Aldrich Contemporary Art Museum announces Upcoming exhibitions

The Aldrich Contemporary Art Museum will present Found, six exhibitions by artists working with appropriated ideas and salvaged materials, on view from January 29 to June 10, 2012. Opening: Sunday, January 29, 2012; Panel: 2 to 3 pm; Reception: 3 to 5 pm.

Xu Bing, “1st Class” (detail), 2011 Courtesy of the Virginia Museum of Fine Arts, Richmond. Photo: Travis Fullerton

The exhibitions that comprise Found at The Aldrich are: Barrão: Mashups; Jim Dingilian: Subtractive Images; Roy McMakin: Middle; Regina Silveira: In Absentia (Collection); Kathryn Spence: Dirty and Clean; and Xu Bing: Tobacco Project.

The use of found materials and objects has been a critical component of art making since the inception of Modernism. This history includes Pablo Picasso’s and Georges Braque’s initial forays into college and assemblage, Marcel Duchamp’s contribution of the “readymade,” Robert Rauschenberg’s “combines,” and Post-Modernist appropriation by artists such as Haim Steinbach and Jeff Koons. The contemporary artists brought together for Found are united in believing, as did so many of the visionaries who came before, that the repurposing and re-presentation of commonplace items and ideas narrows the gap between art and life.

This approach to selecting cultural artifacts and inserting them into new concepts parallels the role that sampling plays today in almost every creative discipline, from music to architecture. The series of works on view at The Aldrich demonstrate that this practice continues unabated in the present day—across the United States from New York to California and around the world, from Brazil to the United Kingdom to China—in media ranging from ceramic fragments (Barrão) to tobacco products (Xu Bing). The exhibitions also range in topic, from a reconsideration of art history (Regina Silveira) to a reexamination of family history (Roy McMakin).

The Aldrich will celebrate the new exhibitions at a reception from 3 to 5 pm on January 29. During the reception, the forty-two-foot-long cigarette included in Xu Bing’s work Traveling Down the River will be ignited on a reproduction of a famous Chinese scroll painting by Xhang Zeduan, commenting on the way tobacco culture spread into China.

This presentation is the third implementation of a new curatorial programming schedule that exclusively presents seasons of solo artist exhibitions where the work on view is linked by a common theme.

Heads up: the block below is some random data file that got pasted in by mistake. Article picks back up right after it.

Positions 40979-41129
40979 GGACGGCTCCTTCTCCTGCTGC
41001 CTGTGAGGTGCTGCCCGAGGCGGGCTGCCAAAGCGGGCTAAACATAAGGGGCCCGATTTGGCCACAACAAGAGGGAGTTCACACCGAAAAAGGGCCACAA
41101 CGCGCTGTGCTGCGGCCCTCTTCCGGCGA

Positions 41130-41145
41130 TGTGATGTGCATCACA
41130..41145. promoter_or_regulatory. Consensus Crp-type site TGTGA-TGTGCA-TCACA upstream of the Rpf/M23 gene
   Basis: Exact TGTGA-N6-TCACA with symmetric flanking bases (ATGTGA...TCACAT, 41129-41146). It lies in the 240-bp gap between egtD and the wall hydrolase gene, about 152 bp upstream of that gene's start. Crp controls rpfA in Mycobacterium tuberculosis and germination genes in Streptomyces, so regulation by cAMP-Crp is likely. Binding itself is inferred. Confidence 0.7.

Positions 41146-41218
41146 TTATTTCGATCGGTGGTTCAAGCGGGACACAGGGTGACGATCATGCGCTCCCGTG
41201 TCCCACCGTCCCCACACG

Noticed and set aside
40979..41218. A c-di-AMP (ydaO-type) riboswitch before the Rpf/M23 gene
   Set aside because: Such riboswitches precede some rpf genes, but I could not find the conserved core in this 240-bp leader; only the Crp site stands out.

Immediately preceding the reception, from 2 to 3 pm, The Aldrich will host a discussion with artists Barrão, Jim Dingilian, Roy McMakin, and Kathryn Spence about their relationship to a specific material or object that has played a central role in each of their practices. Moderated by exhibitions director Richard Klein, the conversation will touch on the history, aesthetics, emotional resonance, and formal qualities of each artist’s interest in working with found materials.

Onsite parking is available, as is direct round-trip transportation from New York City. Reserve your seat on the January 29 Aldrich shuttle, now leaving from a new location; please consult for particulars.

Found Exhibitions

Barrão: Mashups
Whimsical and bizarre ceramic sculptures made from porcelain and clay fragments that subvert the function of the original objects and reveal unpredictable relationships.

Jim Dingilian: Subtractive Images
A series of new objects that the artist has modified by subtraction—the careful erasure or removal of material to produce optically realistic representations.

Roy McMakin: Middle
A new series of works made from his childhood furniture collection that amplify formal and nostalgic associations through dramatic physical alteration.

Regina Silveira: In Absentia (Collection)
A series comprised of empty pedestals that project “shadows” of well-known masterpieces to reveal hidden meanings behind the works and their interpretation.

Kathryn Spence: Dirty and Clean
Used objects piled, layered, and transformed to create lifelike animals and intriguing structures that Spence then brings into the clean environment of the Museum.

Xu Bing: Tobacco Project
An exploration of the production and culture of tobacco ultimately alludes to fundamental issues of human culture and of tobacco as a medium of social exchange.

The Aldrich is one of the few independent, non-collecting contemporary art museums in the United States, and the only museum in Connecticut devoted to contemporary art. The Aldrich is accredited by the American Association of Museums. Founded on Ridgefield’s historic Main Street in 1964, the Museum concentrates its exhibition program on solo exhibitions by emerging and mid-career artists, complemented by acclaimed gallery-based education programs that use the work on view to help adults, families, and over 7,000 students annually to connect to our world through contemporary art. The Museum is located at 258 Main Street, Ridgefield, CT 06877. All exhibitions and programs are handicapped accessible. Free on-site parking. Regular Museum hours are Tuesday through Sunday, 12 noon to 5 pm. For more information call 203.438.4519.

The Aldrich Contemporary Art Museum
258 Main Street
Ridgefield, CT 06854

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